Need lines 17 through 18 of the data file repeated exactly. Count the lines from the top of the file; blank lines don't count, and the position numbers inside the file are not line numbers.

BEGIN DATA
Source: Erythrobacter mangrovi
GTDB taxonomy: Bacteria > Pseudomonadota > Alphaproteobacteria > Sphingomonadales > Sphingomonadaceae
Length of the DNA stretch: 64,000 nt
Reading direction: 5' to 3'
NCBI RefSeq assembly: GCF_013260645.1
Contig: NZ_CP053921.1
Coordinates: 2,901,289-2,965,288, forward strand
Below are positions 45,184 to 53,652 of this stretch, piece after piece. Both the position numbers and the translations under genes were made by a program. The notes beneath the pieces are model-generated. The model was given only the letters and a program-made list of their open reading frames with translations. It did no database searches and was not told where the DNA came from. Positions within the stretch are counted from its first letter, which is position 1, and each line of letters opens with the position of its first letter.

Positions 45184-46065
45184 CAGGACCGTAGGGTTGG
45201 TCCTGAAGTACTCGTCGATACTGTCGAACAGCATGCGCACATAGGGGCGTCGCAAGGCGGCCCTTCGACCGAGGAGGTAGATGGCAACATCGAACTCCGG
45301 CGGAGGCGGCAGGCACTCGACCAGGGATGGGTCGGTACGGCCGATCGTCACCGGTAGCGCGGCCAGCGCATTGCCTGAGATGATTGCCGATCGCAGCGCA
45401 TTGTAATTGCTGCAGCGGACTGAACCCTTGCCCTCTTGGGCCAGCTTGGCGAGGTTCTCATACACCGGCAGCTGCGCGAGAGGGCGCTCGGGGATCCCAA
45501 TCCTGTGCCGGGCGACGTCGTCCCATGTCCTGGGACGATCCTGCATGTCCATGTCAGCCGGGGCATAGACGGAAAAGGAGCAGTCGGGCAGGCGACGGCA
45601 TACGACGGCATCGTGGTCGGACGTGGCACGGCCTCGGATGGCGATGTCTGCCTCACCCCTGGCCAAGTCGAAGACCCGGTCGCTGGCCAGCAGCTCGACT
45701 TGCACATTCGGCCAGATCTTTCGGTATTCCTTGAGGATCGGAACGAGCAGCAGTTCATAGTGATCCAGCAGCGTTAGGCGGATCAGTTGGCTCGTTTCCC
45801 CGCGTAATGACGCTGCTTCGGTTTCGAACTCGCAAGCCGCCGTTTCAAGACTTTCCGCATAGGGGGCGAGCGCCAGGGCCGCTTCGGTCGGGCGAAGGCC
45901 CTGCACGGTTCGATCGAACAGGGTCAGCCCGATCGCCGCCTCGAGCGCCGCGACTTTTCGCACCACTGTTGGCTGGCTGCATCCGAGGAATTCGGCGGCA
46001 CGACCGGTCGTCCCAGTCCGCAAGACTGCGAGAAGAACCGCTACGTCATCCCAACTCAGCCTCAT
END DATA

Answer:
45801 CGCGTAATGACGCTGCTTCGGTTTCGAACTCGCAAGCCGCCGTTTCAAGACTTTCCGCATAGGGGGCGAGCGCCAGGGCCGCTTCGGTCGGGCGAAGGCC
45901 CTGCACGGTTCGATCGAACAGGGTCAGCCCGATCGCCGCCTCGAGCGCCGCGACTTTTCGCACCACTGTTGGCTGGCTGCATCCGAGGAATTCGGCGGCA